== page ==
which is necessarily satisfied by simple harmonic oscillations with period This striking argument for characterization by boundedness was hypothesized and proved by Roe and expanded by other studies. Most notably, Strichartz .Reference 4 generalized it for higher dimensions and Howard Reference 5 made it encompass complex functions. We quote Roe’s theory below because it is critically important for our own theory. In his paper Reference 3, Roe proves the following.
The present paper continues the effort toward a completeness of our understanding of trigonometric functions. Herein, the concepts of sine and cosine functions are re-evaluated through the fine-tuning of their defining relations. We show that one of the properties of the sine and cosine functions, namely their translational symmetry, can be promoted to a fundamental defining relation. In order to avoid confusion with the longstanding notions of sine and cosine, we define a new primary function (pronounced “scene” and symbolized The sine and cosine functions can then be re-defined as translations of this function. ).
The main aim in the present paper is to prove that the real-valued function with the property
satisfies the conditions in Roe’s theorem to qualify as a solution to the oscillator equation Equation 1.1. We use a slightly different formulation from that used by Roe, but eventually we recast it into Roe’s notation for comparison. We investigate the numerical and symmetry properties of the simple harmonic function, relating it to the trigonometric functions sine and cosine, and we derive trigonometric identities and properties relying only on the fundamental relation and its development, without resorting to geometry, power series expansions, or complex exponential functions. We then propose a formulation for that is suitable for practical calculations, apply it to two selected problems, and discuss the advantages of using this new function.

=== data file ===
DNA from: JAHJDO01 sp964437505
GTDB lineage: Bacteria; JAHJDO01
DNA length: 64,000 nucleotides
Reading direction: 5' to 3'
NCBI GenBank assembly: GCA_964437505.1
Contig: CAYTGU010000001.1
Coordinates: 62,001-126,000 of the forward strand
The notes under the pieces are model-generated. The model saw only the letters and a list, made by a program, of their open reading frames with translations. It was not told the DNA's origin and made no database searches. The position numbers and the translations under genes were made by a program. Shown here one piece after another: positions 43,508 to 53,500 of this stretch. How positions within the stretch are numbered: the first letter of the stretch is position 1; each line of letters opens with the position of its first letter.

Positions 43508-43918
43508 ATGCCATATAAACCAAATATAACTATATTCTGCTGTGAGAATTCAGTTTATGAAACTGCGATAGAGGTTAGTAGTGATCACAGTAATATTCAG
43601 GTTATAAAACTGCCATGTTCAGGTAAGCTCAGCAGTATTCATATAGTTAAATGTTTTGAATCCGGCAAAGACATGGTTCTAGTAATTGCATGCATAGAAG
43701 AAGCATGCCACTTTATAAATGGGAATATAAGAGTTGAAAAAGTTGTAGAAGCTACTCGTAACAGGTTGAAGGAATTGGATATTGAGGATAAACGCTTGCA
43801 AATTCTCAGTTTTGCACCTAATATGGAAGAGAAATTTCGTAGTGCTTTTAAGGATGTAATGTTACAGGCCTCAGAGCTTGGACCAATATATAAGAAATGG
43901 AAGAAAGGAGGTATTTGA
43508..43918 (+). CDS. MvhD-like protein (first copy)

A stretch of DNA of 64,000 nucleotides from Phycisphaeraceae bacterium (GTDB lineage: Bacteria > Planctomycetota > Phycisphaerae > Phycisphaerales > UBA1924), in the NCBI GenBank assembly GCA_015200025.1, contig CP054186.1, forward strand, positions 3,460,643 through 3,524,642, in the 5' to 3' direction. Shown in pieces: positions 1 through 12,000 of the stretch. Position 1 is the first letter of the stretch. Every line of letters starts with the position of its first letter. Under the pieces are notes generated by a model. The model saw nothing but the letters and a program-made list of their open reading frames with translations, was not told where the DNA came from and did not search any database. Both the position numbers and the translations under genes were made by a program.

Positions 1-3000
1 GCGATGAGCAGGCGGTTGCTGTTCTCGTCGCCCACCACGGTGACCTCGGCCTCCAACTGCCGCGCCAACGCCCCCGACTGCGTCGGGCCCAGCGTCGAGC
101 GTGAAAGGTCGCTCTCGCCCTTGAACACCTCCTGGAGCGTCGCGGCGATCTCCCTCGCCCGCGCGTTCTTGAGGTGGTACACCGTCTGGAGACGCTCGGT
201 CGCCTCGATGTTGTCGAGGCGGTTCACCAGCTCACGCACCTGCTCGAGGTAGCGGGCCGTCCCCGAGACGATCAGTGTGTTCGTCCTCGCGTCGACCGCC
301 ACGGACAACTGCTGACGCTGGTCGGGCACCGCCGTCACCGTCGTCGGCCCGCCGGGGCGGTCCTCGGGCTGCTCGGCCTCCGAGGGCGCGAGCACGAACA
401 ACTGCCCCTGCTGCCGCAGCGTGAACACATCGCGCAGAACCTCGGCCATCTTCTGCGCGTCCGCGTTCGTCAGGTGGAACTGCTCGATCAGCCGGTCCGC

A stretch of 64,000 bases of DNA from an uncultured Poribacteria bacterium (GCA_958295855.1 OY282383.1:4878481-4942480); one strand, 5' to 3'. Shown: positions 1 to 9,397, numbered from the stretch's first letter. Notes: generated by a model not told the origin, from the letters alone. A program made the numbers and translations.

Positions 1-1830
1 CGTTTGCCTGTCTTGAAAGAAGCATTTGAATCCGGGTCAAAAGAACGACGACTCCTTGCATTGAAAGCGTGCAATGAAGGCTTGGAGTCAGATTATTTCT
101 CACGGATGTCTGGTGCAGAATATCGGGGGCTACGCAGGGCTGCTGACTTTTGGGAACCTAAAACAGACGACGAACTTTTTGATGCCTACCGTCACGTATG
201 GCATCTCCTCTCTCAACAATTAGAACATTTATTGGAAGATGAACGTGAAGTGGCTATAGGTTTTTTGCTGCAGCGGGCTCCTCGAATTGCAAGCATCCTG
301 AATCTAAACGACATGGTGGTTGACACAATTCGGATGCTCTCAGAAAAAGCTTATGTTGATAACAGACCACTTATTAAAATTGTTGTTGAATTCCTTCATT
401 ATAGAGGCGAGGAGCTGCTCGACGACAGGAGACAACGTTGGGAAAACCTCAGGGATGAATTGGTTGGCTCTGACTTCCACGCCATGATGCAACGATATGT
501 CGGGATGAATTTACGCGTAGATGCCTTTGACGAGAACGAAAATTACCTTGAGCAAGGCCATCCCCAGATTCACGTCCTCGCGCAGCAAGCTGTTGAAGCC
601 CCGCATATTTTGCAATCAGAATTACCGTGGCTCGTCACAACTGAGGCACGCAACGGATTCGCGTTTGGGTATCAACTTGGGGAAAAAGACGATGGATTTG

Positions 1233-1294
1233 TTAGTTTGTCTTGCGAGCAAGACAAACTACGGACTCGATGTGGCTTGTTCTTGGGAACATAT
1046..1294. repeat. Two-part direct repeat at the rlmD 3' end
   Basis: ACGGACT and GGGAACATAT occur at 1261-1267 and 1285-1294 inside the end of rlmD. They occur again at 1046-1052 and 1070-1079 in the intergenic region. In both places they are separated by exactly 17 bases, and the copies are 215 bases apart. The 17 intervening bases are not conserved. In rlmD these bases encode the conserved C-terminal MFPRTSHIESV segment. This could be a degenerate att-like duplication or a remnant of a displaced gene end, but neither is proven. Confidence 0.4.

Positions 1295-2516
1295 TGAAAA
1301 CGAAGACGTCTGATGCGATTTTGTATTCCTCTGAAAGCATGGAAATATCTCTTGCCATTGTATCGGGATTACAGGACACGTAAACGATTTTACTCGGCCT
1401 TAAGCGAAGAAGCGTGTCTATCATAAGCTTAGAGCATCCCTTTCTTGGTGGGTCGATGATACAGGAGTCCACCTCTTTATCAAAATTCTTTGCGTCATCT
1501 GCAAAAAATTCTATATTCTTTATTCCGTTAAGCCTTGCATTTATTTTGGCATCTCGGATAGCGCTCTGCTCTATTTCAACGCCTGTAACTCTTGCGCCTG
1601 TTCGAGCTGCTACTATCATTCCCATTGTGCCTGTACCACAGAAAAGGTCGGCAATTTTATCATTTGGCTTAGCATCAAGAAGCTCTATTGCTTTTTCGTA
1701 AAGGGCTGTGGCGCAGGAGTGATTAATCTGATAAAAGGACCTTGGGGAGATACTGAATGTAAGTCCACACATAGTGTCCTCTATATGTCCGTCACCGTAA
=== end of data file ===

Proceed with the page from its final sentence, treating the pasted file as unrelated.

2. The theorem
3. Properties of the function
In the following discussion, we will interchangeably use the notation and the prime notation to indicate differtiation. However, the prime notation is used to represent differentiation with respect to the argument of a function. For example, and where , is a function of the variables , etc. Also, for brevity we continue to use the symbol , instead of .
3.1. Simple harmonic first-order differential equations
The simple harmonic function is defined to satisfy
Together with the second-order oscillator equation,
must also satisfy the first-order equations
3.2. Relation to trigonometric functions
is a general solution to the second-order oscillator equation and is similar to which is a linear combination of , and Our hypothesis allows . to be defined by a single statement, whereas two statements are needed to define the trigonometric functions sine and cosine. The function is the root function for both, and there seems to be an unnecessary redundancy in the need for two defining statements. Traditionally, sine and cosine are defined as satisfying the coupled first-order equations
with boundary conditions (BC’s) 0 and .
The equations are decoupled in second order such that and each satisfy the second-order differential equation. Novel definitions for and are introduced by comparing the first-order equations Equation 3.1 and Equation 3.3 to the standard statements for and above, respectively. By inspection, the trigonometric functions can be restated as